A space in which to see and be seen, Mia Fringe is Shanghai's newest multi-brand retail and dining destination. Inspired by the opulence, drama, and layered visibility of theater, Kokaistudios' design showcases an eclectic array of men's, women's, and lifestyle brands to glamorous effect. With interiors to match the quirkiness of the brands, this space combines sophisticated glamour with playful eccentricity.
Spread across two floors, the 1,600sqm venue's complex programming called for careful consideration in terms of directing visitors into and around the space. In addition to fashion retail, Mia Fringe also incorporates a flower shop, cafe, and restaurant, which come nightfall, transforms into an atmospheric lounge-bar concept. The challenge for designers was how to succinctly convey this lifestyle mix in a way that would capitalize on the store's prime Huaihai Road location.
Two separate entrances make a clear distinction between Mia Fringe's retail and F&B elements, signaling to passing foot traffic that this is as much of a destination for dining, as it is shopping. By entering either, visitors embark on a journey through distinctive spaces, each inspired by parts of a theater and peppered with playful motifs of performance and the stage.
Imagined as a rehearsal room, the downstairs retail space is home to the store's more entry-level products, including high street fashion, athleisure wear, lifestyle accessories, and flowers. A deliberate lightness of materials - pale-colored wood and terrazzo, for example - sets a welcoming tone, in keeping with an imagined, relaxed backstage area.
A mirrored wall stretching the length of the space not only amplifies light but also makes a playful nod to a theater's rehearsal studio. Continuing the theme, garments are presented on horizontal rails, directly inspired by ballet barres.
An eye-catching main entrance welcomes visitors into the imagined theater's front-of-house world. Framed by a deep recess, and under a canopy of exposed bulbs, it leads to the first of Mia Fringe's two F&B locations: a ground floor cafe. A casual daytime spot, it serves coffee, tea, sandwiches, and light bites. Beyond is a grandiose sweeping staircase, setting the stage for the venue's dramatic upstairs space.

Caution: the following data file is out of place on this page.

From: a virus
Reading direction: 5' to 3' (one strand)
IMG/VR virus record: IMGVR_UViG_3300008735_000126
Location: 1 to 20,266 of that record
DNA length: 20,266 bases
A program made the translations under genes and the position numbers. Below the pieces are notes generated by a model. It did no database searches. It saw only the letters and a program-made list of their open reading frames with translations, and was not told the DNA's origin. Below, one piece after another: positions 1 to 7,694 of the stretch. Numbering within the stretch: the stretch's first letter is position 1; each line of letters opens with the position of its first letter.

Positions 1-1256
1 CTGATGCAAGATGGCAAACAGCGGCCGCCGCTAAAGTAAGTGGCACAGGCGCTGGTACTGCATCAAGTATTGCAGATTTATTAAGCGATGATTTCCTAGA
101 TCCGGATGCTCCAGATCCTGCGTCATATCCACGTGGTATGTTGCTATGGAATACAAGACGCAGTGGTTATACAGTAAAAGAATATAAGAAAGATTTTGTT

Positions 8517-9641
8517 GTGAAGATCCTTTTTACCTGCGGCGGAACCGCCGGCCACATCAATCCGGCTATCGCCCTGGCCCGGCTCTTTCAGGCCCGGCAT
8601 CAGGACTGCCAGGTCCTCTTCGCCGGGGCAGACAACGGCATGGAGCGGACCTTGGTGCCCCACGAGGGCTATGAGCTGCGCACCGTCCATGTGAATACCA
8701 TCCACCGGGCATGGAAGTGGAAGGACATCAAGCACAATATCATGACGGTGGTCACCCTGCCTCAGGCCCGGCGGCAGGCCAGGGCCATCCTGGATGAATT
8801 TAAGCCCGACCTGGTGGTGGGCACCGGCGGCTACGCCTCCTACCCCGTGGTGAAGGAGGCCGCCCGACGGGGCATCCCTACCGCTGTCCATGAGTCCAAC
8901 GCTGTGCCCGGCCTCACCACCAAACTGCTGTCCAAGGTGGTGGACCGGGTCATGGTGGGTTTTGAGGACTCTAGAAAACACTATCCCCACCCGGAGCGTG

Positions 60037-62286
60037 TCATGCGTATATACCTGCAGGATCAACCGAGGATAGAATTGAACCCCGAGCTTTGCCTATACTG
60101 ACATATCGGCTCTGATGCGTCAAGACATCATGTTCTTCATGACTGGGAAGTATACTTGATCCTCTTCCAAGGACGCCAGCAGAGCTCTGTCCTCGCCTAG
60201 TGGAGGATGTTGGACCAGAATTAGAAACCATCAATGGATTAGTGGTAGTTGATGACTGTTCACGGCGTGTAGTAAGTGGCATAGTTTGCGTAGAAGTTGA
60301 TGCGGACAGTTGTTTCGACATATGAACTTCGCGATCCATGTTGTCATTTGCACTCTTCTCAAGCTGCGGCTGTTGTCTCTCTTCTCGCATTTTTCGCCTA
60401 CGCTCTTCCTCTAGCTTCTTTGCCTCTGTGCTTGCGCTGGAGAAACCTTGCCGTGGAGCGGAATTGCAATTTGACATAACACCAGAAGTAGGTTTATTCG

Elegant light grey terrazzo steps are offset by dazzling walls of mosaic mirror, spanning both levels and extending to a third-floor office beyond. Comprising over 1,000 pieces of custom-cut antique-finished glass, studded with gleaming brass brackets, the area alludes to the edginess of the Mia Fringe concept by way of an unmistakably contemporary ripple glass balustrade. The material is a recurring motif throughout, with no fewer than six different types used across the venue's various spaces.
For the best seats in the house, a more formal upstairs dining room is imagined as the well-appointed boxes and balconies of a classical theater. A place in which to take afternoon tea, brunch, as well as more substantial fare, come nightfall, a cast of bartenders perform their craft from an elegant bar area, positioned to mirror an orchestra pit.
The space offers expansive views onto a central atrium connecting the two floors, as well as into the second-floor retail area beyond. From this vantage point, repeated rows of horizontal hanging racks positioned throughout transitional areas imply layer upon layer of scenery tracks; while the vertical lines of a louver wall, as well as textured ripple glass on VIP room doors, are suggestive of stage curtains.
The stage in question showcases Mia Fringe's most cutting-edge, high-end product lines, as well as a dedicated jewelry display room. Theatrical in tone, it contrasts elegant materials - an abundance of walnut, parquet flooring, and touches of burnished brass, for example - with a consciously less polished wall finish of textured Marmo Antico plaster. The physical juxtaposition between textures refined and rough mirrors Mia Fringe's curatorial approach of edgy sophistication. Throughout, product displays take the form of abstract wooden blocks, appearing as stage props in an unknown play.
Photography: Seth Powers